The task is to use a recursive algorithm to determine the sum of two numbers n1 and n2.

I just keep on returning to using the formula n1*n1 +n2*n2

The part which I have questions is I don't get how to do this in a recursive way.


Thanks!

Just by looking at the question, why would you want to do recursion for that? It would be much easier just to do in a method using Math.pow and adding the results.

There are 2 key ideas in recursive algorithms. The first is the problem must be something that can be broken down into simpler steps in an iterative manner. The second is the iteration must have a well defined stopping point. Factorial is a common example because it has a "natural" recursive solution. I.e., 5! = 5 * 4!, 4! = 4 * 3!, 3! = 3 * 2!, 2! = 2 * 1!, 1! = 1. So breaking the problem into simpler steps becomes n! = n * (n-1)!, and the stopping point is 1! = 1.

Understanding that recursive solutions are not particularly efficient (usually a loop performs better, at least in Java), both multiplication and addition problems can have recursive solutions. You just have to think about a simpler operation.

Multiplication can be accomplished by repeating addition, and Addition can be solved by repeatedly adding 1. The latter doesn't eliminate the addition operation, but it is simpler to just add 1, and this can be done using recursion.

Just by looking at the question, why would you want to do recursion for that?

You just have to think about a simpler operation.

Thanks! It turns out that the question meant add all the sums of all the squares of the numbers from n1 to n2, so n1=2 n2=4 would give 29 as 4+9+16=29

Below is my code, it works fine:)

public static int sumSquares (int n1, int n2)
	{

		if (n1==n2)
			return n1*n2;

		return n1* n1 + sumSquares(n1+1, n2);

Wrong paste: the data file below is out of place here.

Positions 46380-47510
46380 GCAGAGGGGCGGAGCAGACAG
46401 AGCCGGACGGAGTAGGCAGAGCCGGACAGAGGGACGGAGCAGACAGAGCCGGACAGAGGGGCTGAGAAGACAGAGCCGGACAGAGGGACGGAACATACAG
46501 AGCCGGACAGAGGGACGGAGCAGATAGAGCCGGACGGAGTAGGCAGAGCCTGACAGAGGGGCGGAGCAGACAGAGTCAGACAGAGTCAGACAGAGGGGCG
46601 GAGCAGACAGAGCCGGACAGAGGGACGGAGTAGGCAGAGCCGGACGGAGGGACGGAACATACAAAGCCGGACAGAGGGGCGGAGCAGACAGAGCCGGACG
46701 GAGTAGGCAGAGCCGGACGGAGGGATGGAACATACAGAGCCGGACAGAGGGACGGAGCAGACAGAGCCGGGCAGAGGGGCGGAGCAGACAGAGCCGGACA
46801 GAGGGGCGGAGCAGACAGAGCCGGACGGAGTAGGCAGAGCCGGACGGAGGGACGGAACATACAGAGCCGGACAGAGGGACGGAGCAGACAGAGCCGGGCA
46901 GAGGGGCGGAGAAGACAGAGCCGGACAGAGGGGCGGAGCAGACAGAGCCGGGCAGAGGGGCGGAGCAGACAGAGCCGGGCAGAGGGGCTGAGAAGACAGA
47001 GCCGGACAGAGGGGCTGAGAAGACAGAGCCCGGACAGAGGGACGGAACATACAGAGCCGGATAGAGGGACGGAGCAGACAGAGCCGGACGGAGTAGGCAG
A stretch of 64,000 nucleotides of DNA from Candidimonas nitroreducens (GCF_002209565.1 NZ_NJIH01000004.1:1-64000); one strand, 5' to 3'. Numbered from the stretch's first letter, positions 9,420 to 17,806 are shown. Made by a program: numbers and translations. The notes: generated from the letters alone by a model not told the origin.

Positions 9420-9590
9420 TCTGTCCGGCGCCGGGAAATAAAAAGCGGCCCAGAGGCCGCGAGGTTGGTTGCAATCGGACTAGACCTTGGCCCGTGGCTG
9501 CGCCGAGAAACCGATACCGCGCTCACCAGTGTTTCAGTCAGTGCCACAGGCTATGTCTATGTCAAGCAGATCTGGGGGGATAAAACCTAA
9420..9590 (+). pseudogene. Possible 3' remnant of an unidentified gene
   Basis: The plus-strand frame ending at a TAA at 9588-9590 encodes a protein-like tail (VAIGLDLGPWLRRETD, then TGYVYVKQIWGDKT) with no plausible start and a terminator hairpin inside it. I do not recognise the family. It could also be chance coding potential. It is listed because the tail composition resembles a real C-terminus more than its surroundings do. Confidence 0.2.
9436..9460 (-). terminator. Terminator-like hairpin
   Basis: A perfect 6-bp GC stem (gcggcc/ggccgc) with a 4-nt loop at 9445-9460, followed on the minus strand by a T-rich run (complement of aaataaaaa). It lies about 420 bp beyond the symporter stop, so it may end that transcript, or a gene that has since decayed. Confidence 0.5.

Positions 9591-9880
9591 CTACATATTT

}

Edited 6 Years Ago by flyingcurry: n/a

One small suggestion:
This code will crash and burn horribly if presented with parameters like (3,2) or, more subtly, (-2,-3).
A simple replacement of the == on line 4 with a >= will protect against these nastys, as will the even simpler replacement of lines 4,5 with
if (n1>n2) return 0;

One small suggestion:
This code will crash and burn horribly if presented with parameters like (3,2) or, more subtly, (-2,-3).
A simple replacement of the == on line 4 with a >= will protect against these nastys, as will the even simpler replacement of lines 4,5 with
if (n1>n2) return 0;

Thanks, it did crash and burn.
So I changed my code

public static int sumSquares (int m, int n)
	{

		if (m==n)
			return m*n;
		if (m>n)
			return 0;

		return m* m + sumSquares(m+1, n);

	}

If you have >= on line 6 you don't need lines 4,5 - just remove them and it will just recurse one more time and give the right result. I'm a great believer that the simplest code is usually the best.

Edited 6 Years Ago by JamesCherrill: n/a

If you have >= on line 6 you don't need lines 4,5 - just remove them and it will just recurse one more time and give the right result. I'm a great believer that the simplest code is usually the best.

What does it mean by recurse one more time? Because when i take out line 4,5 and do >= for line 6, it just gives me 0 even if the two numbers are equal, and for some of the numbers like m=1, n=2, it gives me wrong results like three.

Oh, very sorry, small mistake in my last post. It was right with just the > on line 6. This version is short & works:

public static int sumSquares (int m, int n) {
      if (m>n) return 0;
      return m* m + sumSquares(m+1, n);
   }

My apologies.

Oh, very sorry, small mistake in my last post. It was right with just the > on line 6. This version is short & works:

public static int sumSquares (int m, int n) {
      if (m>n) return 0;
      return m* m + sumSquares(m+1, n);
   }

My apologies.

Thanks! I see, so it works even if m and n are equal, it does the method again and does m*m+ sumSquares(m+1,n), which in this case will just give 0, so we get m*m.
The code is much simpler and the time complexity is more efficient!

Edited 6 Years Ago by flyingcurry: n/a

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